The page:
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Jan
29
2013

Browncoats and Bibles: Prophetic Misbehavin' in the Whedony 'Verse of Firefly

SPOILER ALERT: IF YOU HAVE NOT SEEN FIREFLY OR SERENITY, BE FOREWARNED

'No Power in the 'Verse…' — The Whedony World of Firefly/Serenity

Joss Whedon is perhaps best known for his work in such cult franchises as Buffy the Vampire Slayer, Angel, Dollhouse, and Dr. Horrible's Sing-along Blog. But many fans also recognize him as the visionary creator of the short-lived but loved Firefly series and Serenity movie. The futuristic " 'verse" Whedon imagines for the Firefly series and Serenity is both surprisingly unique and strangely familiar. Set some 500 years in the future, the galaxy is both a multicultural, technologically-advanced, Star Wars-esque network of planets, while also including many back-woods, folksy worlds at the outer edges that appear to be direct from a Wild West 'shoot-em-up' movie. Whedon's world isn't populated by innumerable alien species as is the Star Wars universe. Instead, it entails an interesting amalgamation of Eastern and Western human cultures. Far from the latent Euro-American-centric (White) culture of both the Star Wars and Star Trek series, inhabitants of the Firefly 'verse speak almost as much Mandarin as English. Urban centers look more like Bangkok than New York. But white people still seem to run things, as evinced by the complexion of all the villains and shadowy government-type folks who relentlessly pursue Serenity (save one extraordinary black assassin). Buddhism appears to be dominant religion, most of the swearing is done in Chinese, and everyone who isn't a Fed talks like Huckleberry Finn. One of the more interesting slang words is "shiny," which replaces "cool."

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Oct
05
2011

On James Cone—"Strange Fruit: The Cross and the Lynching Tree"

James Cone is a prophetic voice to US American Christians, and particularly to black and white church communities. Cone understands his social location as both a constraint on his viewpoint, and as an invaluable opportunity for unique insight. His insight draws upon his identity as both a Christian theologian and a black US American man.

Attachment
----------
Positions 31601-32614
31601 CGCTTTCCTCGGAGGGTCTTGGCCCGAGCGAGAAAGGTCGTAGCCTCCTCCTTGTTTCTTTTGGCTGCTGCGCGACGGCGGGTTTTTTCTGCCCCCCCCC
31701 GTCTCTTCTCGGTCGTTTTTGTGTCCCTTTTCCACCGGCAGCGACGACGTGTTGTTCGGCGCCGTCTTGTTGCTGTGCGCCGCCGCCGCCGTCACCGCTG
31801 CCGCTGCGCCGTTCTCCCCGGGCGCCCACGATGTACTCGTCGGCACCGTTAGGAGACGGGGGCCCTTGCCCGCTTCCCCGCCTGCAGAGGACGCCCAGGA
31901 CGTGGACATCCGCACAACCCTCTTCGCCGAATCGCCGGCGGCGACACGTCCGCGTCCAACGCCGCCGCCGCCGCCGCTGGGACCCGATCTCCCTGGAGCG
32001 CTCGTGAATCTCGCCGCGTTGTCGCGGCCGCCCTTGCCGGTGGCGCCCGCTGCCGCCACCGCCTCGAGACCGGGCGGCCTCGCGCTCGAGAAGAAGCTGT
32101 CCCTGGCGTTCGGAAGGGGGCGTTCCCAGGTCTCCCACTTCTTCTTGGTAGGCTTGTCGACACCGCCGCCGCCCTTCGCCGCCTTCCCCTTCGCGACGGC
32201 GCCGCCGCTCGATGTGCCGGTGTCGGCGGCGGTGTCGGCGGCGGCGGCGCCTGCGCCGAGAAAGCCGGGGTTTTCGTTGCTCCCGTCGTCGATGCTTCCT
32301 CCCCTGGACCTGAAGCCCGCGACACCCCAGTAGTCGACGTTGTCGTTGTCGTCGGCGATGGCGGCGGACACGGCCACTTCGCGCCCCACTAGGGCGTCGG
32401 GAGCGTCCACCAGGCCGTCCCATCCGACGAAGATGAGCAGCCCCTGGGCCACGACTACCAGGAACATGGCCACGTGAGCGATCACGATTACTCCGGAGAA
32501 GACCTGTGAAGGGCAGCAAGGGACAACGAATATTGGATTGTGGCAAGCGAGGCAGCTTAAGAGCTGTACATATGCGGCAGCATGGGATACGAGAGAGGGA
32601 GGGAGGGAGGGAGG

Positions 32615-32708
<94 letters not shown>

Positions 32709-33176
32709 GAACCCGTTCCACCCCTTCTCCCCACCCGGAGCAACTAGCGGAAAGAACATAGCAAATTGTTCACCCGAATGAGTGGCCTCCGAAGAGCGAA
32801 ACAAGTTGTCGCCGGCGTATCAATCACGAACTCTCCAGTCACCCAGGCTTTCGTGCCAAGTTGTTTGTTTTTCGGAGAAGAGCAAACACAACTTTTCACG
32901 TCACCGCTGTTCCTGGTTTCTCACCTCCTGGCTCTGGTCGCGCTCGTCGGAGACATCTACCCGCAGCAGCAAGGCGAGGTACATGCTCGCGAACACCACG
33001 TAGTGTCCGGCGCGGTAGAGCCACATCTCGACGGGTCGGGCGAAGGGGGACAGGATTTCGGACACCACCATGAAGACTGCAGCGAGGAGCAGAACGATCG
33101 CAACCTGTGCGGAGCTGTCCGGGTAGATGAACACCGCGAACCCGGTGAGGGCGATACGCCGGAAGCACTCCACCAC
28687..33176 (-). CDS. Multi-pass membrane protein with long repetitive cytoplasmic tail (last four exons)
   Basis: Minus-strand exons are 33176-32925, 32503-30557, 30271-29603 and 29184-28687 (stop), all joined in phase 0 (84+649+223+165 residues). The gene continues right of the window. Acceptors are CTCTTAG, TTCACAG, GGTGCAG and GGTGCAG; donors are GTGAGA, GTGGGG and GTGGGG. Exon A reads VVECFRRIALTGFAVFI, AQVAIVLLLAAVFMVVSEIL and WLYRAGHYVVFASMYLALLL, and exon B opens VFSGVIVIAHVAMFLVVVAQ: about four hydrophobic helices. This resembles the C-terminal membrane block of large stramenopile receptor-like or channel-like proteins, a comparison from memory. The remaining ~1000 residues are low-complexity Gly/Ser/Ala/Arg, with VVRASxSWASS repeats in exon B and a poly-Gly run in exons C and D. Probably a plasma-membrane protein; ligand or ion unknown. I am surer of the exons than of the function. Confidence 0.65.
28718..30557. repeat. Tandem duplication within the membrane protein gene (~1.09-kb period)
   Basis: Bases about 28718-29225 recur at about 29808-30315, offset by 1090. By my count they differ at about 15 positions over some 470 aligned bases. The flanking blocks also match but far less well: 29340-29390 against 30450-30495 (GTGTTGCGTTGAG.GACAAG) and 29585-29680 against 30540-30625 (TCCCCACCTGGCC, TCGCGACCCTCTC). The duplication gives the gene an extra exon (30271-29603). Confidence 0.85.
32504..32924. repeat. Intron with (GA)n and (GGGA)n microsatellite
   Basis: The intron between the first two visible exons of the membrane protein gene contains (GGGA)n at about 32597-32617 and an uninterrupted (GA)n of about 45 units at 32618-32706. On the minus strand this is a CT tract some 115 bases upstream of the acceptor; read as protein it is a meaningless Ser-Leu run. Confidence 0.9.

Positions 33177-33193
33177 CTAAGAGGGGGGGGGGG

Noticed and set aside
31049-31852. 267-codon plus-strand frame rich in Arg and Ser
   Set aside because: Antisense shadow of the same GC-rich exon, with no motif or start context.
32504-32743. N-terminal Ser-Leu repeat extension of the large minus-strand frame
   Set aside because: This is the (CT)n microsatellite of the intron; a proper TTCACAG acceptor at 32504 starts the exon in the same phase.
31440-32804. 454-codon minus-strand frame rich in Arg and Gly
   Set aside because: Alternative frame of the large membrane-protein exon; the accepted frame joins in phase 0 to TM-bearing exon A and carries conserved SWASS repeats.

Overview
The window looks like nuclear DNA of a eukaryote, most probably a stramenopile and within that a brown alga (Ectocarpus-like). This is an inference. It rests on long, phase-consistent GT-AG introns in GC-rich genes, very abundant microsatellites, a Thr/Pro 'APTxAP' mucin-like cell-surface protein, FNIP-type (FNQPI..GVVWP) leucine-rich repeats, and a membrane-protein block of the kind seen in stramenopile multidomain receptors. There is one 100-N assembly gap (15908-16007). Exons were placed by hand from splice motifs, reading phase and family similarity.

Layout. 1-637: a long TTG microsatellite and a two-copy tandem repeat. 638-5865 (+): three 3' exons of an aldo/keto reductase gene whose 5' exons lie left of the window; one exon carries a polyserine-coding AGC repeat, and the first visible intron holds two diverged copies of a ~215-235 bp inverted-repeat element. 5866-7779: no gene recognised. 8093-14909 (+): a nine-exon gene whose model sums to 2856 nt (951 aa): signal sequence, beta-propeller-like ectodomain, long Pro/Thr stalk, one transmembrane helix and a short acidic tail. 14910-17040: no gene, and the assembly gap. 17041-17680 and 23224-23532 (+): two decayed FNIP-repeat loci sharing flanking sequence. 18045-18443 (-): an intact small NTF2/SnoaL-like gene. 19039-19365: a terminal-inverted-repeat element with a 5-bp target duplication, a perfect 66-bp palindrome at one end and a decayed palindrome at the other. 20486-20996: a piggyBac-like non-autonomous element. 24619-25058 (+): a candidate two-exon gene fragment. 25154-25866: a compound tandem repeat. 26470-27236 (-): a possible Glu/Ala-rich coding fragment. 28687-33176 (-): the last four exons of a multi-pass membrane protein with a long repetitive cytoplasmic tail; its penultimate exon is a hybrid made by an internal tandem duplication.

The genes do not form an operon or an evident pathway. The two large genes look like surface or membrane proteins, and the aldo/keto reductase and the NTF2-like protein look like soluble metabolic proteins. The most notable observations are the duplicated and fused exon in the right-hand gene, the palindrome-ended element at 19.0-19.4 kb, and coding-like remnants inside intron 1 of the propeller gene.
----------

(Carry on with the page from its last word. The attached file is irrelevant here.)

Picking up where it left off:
In his lecture: "Strange Fruit: The Cross and the Lynching Tree", Cone utilizes the terrifying and soul-scaring reality of lynching in the US as a powerful symbol of the extreme, unjust victimization that characterized the cross—as well as a powerful symbol of the limitless hope and liberation that the cross provides for those who see God's suffering solidarity with humanity in it. Cone reminds us that we cannot ignore the reality of lynching and yet glamorize the cross; they are both symbols of gruesome violence wrought at the hands of evil empires. He also reminds us through both these symbols, millions of people around the globe have glimpsed the eschatological hope that characterizes the Christian faith, and have been compelled to seek justice in this world for the marginalized, the oppressed, and the stigmatized.

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May
09
2011

Going Covenant: On Denominations and the ECC

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Feb
28
2010

I'm a Podrishioner!

Woodland Hills ChurchRecently, Woodland Hills Church asked for videos from 'podrishioners' (subscribers to the Woodland Hills podcast). I submitted by video and made it into their Undercurrent video series featured on the church's online community website: The Bridge.

 

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Welcome to TheologicalGraffiti.com

T. C. and Tyson Moore

Theological Graffiti is the offical blog of T. C. Moore @tc_moore ...a Jesus-disciple, husband, father, urban church planter @NewCityCovenant, designer @NewCityPro, teacher, student, and friend. Discussion is welcome, so long as it is conducted in a spirit of charity. First and foremost, this blog is for self-expression—then community. More About.Me

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